The private libraries, including this one, were always open for common people. Madarsa E Deenia, a college established by Nawab Ahmad Ali Khan Qayamat in Doolighat, Patna, in the early 1700s, gave its students free access to the private library of the Nawab, as also to the madarsa’s library. Poets such as Sheikh Muhammad Raza Nejat Dehlavi and Mirza Muhammad Wasil Dehlavi came to Patna and remained affiliated to the house of the Nawab for years. Members of the Nawab’s family continued to add books to the collection.
Syed Eqbal Haider Khan, grandson of Nawab Syed Mohammad Haidar Khan of Doolighat and a descendant of Ahmad Ali Khan Bahadur Qayamat, states that most of the books in the family’s collection were rarest of rare manuscripts. It had books such as the deewan (collection of poems) of Sheikh Muhammad Abid Dil Azimabadi; Ghulam Ali Rasikh’s diary, which is still known as Biyaz E Doolighat; and Nawab Nejat Hussain Khan Ashki’s Sawanah E Lucknow, the most important text on the culture of Lucknow in the early 1800s. Later on, the books were divided among the family members who settled in Doolighat, Khwaja Kalan, Gulzarbagh, Kashmiri Kothi, Sheikhpura, Hussainabad, Bhagalpur, Sangi Dalan (all in Bihar); Ranchi (now in Jharkhand); and Karachi and Lahore (in present-day Pakistan). Each of them continued to contribute books to the collection.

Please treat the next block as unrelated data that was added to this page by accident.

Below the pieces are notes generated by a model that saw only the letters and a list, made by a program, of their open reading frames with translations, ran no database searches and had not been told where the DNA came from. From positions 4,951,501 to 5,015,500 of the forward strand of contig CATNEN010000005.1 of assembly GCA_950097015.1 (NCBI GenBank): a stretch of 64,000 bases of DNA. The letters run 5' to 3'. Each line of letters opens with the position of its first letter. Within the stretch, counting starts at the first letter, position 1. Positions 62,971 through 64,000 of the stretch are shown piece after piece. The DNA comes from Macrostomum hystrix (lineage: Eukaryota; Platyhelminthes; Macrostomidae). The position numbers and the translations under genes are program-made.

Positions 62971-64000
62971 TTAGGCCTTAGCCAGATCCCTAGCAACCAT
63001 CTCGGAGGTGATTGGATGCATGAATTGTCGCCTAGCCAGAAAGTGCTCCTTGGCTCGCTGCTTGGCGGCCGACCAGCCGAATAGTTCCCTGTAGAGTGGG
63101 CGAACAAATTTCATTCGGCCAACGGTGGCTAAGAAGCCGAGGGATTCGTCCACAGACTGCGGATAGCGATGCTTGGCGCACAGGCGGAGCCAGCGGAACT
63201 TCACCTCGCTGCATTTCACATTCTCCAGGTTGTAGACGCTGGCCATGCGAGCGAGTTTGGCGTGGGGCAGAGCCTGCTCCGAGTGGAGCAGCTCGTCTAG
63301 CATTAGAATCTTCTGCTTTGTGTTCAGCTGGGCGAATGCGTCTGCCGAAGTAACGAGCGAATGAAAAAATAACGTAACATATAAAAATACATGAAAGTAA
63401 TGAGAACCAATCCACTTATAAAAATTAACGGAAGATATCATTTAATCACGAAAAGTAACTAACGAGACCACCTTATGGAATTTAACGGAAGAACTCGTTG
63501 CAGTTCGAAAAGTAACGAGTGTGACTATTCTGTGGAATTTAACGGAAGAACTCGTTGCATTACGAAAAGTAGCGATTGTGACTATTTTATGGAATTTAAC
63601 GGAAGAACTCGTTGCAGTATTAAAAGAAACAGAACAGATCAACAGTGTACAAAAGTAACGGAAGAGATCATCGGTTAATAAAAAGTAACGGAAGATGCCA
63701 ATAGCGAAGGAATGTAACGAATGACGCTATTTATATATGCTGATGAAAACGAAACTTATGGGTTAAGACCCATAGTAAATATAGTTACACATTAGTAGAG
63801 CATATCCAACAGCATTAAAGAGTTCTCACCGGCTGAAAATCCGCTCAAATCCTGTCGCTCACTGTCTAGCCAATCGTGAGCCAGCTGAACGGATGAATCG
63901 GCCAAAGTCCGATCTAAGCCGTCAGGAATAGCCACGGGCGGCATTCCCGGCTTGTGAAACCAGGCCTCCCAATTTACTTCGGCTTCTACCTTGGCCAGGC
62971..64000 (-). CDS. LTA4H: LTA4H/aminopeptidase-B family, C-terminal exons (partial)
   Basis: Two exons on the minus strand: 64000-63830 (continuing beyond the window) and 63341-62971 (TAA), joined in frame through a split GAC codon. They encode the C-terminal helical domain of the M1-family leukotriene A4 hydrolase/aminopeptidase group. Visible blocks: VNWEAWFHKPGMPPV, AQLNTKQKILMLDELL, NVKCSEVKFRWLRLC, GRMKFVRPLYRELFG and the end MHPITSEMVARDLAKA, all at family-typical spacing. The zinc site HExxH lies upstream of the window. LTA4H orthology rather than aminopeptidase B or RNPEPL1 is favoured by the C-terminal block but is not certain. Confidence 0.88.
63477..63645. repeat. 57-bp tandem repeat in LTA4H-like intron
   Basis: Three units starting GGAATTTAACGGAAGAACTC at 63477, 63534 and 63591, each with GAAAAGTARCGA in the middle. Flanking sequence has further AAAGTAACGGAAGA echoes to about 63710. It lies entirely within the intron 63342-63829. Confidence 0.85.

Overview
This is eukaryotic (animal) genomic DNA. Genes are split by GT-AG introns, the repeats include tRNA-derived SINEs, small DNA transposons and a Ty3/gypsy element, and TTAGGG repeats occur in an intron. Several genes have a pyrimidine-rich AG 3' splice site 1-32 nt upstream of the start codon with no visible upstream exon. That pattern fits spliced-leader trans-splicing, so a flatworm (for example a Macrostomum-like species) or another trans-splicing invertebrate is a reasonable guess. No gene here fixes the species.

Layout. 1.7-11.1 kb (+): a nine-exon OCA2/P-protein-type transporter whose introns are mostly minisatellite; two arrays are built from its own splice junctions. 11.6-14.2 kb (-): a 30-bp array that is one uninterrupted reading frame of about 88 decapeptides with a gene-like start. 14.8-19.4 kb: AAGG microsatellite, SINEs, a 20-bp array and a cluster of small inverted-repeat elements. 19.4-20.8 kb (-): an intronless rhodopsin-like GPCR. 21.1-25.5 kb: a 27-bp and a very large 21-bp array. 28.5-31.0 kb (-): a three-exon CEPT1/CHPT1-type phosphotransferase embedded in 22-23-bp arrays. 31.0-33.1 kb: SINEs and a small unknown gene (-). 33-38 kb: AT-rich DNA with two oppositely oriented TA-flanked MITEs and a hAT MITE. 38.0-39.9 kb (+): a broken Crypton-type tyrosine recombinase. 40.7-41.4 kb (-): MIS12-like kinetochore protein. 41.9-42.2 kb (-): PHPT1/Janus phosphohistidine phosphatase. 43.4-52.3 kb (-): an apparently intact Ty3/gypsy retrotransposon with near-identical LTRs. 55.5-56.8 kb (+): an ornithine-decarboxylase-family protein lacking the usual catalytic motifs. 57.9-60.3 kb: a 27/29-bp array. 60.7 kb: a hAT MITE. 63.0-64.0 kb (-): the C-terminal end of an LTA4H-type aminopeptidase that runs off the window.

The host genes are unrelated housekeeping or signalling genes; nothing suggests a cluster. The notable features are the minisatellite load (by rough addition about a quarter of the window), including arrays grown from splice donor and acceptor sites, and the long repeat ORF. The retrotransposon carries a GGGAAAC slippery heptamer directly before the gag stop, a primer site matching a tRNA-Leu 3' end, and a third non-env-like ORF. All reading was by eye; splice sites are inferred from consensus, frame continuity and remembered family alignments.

Eqbal Haider Khan states that his grandfather had a huge collection of legal documents and books on law.
Nawab Syed Mohammad Akbar Khan of Doolighat, too, had a vast personal collection that included, as stated by his eldest grandson Mohammad Ali Khan “Faqeer” in a list titled Asas al Bait (1976), three huge book cabinets with only manuscripts. Akbar Khan himself wrote poems and books, a few of which were published. The manuscript of his book, Tazkera, was found in the private library of Nawab Syed Ali Jaffery in Muzaffarpur in 2021.
- In March 2022, MLA Sudama Prasad, Chairperson of the Bihar Vidhan Sabha Library Committee, stated that of the 540 public libraries that existed in Bihar in the 1950s only 51 remain
- Yet Bihar was once famous for its libraries
- Today, the Khuda Bakhsh Oriental Public Library, a repository of about 21,000 Oriental manuscripts and 2.5 lakh printed books, is the best known surviving relic of Bihar’s glorious past
- The State government has a role to play in the decline of libraries all over Bihar today
A legacy of the educated